Another photographer that I have been interested in when doing my research for the Urban Landscape project is William Eggleston. What I think is most distinctive about his work is his use of colour as he uses transparency film which is very rare now and expensive to process as not many places develop it anymore, but I feel that it has a very different quality and vibrancy that normal colour film doesn’t have. I also think that his compositions are always well thought out and the horizons are always perfectly straight, allowing not too much foreground or background, they are well balanced images.
The images above are from the book William Eggleston’s Guide which was published by The Museum of Modern Art, New York in 1976 and includes an essay by John Szarkowski.
Within his essay John Szarkowski discusses the way we look at photography and its relation to life; how we differ which part is art and which is just a documentation of the everyday, how colour photography was looked at in the beginning and also Eggleston’s series of images that are within the book.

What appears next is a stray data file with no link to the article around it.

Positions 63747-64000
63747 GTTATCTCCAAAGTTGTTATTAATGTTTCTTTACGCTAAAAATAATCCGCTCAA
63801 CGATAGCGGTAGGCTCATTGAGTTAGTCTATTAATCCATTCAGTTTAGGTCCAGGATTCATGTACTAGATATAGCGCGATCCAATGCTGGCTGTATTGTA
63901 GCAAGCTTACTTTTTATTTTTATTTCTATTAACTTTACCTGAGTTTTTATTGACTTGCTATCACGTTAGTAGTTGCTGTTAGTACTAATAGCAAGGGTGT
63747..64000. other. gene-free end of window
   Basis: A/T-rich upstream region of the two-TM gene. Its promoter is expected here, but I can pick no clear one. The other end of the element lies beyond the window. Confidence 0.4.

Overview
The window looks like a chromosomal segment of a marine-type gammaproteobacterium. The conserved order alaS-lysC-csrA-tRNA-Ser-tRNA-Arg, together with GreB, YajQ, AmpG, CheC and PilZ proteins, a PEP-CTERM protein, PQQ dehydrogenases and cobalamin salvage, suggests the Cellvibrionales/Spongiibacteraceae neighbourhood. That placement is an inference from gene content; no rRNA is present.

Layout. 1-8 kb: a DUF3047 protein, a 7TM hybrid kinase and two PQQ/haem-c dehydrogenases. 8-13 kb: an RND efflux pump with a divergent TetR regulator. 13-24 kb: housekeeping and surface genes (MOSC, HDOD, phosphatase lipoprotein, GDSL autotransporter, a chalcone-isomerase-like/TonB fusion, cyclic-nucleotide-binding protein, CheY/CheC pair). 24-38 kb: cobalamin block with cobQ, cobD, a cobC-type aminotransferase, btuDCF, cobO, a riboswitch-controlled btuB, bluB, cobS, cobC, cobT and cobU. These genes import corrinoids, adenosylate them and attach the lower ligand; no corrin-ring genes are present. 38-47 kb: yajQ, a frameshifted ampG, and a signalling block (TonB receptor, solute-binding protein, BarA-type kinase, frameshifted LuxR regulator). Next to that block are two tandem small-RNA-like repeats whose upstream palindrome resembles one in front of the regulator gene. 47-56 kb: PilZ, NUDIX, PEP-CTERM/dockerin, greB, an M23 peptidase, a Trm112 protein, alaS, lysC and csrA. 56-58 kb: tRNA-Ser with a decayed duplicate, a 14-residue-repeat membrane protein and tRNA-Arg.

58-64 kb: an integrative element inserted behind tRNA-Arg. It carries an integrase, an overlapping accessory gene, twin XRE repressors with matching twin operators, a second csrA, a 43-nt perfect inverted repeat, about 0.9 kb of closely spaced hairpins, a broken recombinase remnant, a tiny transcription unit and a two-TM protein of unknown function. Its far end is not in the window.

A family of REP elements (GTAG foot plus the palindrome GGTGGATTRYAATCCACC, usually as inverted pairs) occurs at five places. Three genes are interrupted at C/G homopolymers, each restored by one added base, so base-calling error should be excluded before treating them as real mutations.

Szarkowski wrote that the images are about Eggleston’s home, his place and hold part of his identity (1976, pg.6) and the photographs are from a 375 essay which Eggleston completed in 1971 which he thought were just as isolated as a family album as Eggleston photographed family in his images (1976, pg.10). Szarkowski thought in fact that Eggleston’s images and subjects were no more interesting than our own family albums “…and don’t identify themselves as representatives of a general human condition.” but are simply present within the photographs (1976, pg.11).
It is also stated that Eggleston’s photographs within the series of images are based compositionally on the Confederate flag (1976, pg.11).
To conclude Szarkowski believed that Eggleston’s images were simply concerned with describing every day life, and did not have any higher meaning than this as his photographs were taken where he grew up and in neighbouring towns.